Brown has been laboring in the jazz trenches in the Washington area for a good many years, but is currently stepping up his performing and teaching activities. So the timing is right for this, his third recording, to bring him some well-deserved attention. I have noted on several occasions that many artists seem to break through with their third record. True to form, Brown and his quintet have produced something of note here. The impetus for the group's music is captured in the CD's title; the quintet plays out of a hard bop bag, from the era of classic Blue Note recordings coming out of Ruby Van Gelder's Hackensack studio that featured a hard core of hard bop masters in loosely organized combinations, each one of them instantly recognizable down to the bass player and the drummer. Brown and his men pay tribute to this era primarily by re-inventing it; this is not mere imitation. True, trumpeter Funn has listened to Lee Morgan and Kenny Dorham, but he has also absorbed more recent influences. Outstanding tenor player Fraize, head of the jazz studies departmet at George Washington University, has listened to Hank Mobley, but also to Michael Brecker. Brown, himself, knows the work of Kenny Drew, Wynton Kelly and Duke Pearson but channels it through Bill Evans and Miles Davis.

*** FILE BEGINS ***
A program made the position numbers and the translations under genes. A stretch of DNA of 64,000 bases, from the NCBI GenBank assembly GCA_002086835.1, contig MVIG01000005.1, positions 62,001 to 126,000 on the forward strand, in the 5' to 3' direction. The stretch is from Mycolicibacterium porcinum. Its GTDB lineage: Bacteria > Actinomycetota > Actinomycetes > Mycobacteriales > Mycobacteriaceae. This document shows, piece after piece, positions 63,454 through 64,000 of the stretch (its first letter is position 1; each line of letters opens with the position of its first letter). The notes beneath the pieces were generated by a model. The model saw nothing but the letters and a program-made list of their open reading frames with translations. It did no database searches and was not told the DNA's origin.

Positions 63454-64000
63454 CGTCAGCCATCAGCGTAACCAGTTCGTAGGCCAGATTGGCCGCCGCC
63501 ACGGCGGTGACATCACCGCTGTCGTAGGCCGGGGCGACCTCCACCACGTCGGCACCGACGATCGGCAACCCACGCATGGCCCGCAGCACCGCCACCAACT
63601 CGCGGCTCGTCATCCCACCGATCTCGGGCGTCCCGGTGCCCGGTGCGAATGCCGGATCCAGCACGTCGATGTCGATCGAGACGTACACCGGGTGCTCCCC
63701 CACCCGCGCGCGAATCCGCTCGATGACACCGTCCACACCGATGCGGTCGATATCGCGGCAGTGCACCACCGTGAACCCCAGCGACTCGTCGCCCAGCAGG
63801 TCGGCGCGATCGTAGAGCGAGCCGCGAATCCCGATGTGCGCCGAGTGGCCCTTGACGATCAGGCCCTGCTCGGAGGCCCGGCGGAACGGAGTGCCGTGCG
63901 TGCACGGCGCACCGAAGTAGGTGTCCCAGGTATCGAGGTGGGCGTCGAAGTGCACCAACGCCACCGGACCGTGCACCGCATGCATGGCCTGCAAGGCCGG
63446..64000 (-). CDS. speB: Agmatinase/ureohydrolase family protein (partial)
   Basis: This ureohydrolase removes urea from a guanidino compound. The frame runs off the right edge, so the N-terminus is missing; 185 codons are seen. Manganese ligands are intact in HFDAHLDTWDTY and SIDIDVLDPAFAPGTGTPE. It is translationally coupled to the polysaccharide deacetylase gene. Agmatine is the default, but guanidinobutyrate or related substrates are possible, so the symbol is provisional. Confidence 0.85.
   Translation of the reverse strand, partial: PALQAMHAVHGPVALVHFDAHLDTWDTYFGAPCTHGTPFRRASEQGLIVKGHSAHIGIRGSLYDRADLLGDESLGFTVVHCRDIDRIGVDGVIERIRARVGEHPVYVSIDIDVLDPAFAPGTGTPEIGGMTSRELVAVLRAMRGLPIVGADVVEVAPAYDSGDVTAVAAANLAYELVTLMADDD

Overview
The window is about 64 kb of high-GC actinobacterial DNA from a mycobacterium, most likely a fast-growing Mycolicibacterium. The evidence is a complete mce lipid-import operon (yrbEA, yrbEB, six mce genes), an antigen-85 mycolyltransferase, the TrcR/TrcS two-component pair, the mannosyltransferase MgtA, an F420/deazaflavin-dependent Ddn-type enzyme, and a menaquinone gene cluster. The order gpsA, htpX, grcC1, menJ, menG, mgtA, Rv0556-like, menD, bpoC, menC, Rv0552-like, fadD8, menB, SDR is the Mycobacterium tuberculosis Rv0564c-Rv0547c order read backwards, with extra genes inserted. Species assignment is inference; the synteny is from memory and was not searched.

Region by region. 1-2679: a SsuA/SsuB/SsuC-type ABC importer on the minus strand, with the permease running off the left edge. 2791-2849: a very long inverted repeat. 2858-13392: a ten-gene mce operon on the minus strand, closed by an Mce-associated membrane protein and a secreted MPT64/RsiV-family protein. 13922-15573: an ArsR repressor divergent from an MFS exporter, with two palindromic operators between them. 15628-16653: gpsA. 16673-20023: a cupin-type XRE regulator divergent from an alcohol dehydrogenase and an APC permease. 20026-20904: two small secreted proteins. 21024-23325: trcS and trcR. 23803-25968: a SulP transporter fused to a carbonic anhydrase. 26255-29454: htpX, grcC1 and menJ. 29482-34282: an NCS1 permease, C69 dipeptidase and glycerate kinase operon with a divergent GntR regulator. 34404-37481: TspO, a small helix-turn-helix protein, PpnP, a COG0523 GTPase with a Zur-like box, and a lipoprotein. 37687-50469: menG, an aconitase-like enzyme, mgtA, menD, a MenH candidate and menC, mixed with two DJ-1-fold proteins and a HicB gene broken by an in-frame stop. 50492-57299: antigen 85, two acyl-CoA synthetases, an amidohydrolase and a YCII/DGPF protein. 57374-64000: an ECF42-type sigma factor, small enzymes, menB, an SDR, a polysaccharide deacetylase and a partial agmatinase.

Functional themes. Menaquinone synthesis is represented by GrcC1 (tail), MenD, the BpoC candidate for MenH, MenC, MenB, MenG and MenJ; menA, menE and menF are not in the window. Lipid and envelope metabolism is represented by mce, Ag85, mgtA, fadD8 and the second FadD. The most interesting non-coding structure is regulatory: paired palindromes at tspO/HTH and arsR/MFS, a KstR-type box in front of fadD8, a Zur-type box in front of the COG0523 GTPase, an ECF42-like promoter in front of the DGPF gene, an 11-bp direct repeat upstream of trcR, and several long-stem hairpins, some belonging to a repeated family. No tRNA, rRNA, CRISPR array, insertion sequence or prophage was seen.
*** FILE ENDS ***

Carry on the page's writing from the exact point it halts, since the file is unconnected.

The same esthetic informs the programming. Dorham, Mobley, and Pearson are represented through their compositions, "Lotus Blossom," "Funk In Deep Freeze," and "Big Bertha," along with standards such as "My Foolish Heart," "It's You or No One," and "Old Folks." But there are also more recent works such as Brown's own "Waltz For Katie Devine," and Tom Harrell's lovely "Sail Away," a particular favorite of this writer. "What Is This?" is a reworking of "What Is This Thing Called Love" by another Washington area musician, saxophonist Alan Sherwin.
As for the performances, there are no gimmicks or special devices. Funn does play flugelhorn in places but Fraize resists the temptation to double on soprano. This is straight-ahead jazz at its best, with a forthright approach to well chosen material, supported by first rate soloists and a rock-solid rhythm section. And it is a refreshing change from the hundreds of interchangeable post-Coltrane clones that appear on so many of the recordings I receive. Like many Washington area performers, these are musicians who would probably be much better known if they worked out of New York. Let's hope this recording gets some national attention because the Hard Bop Café is definitely worth a visit.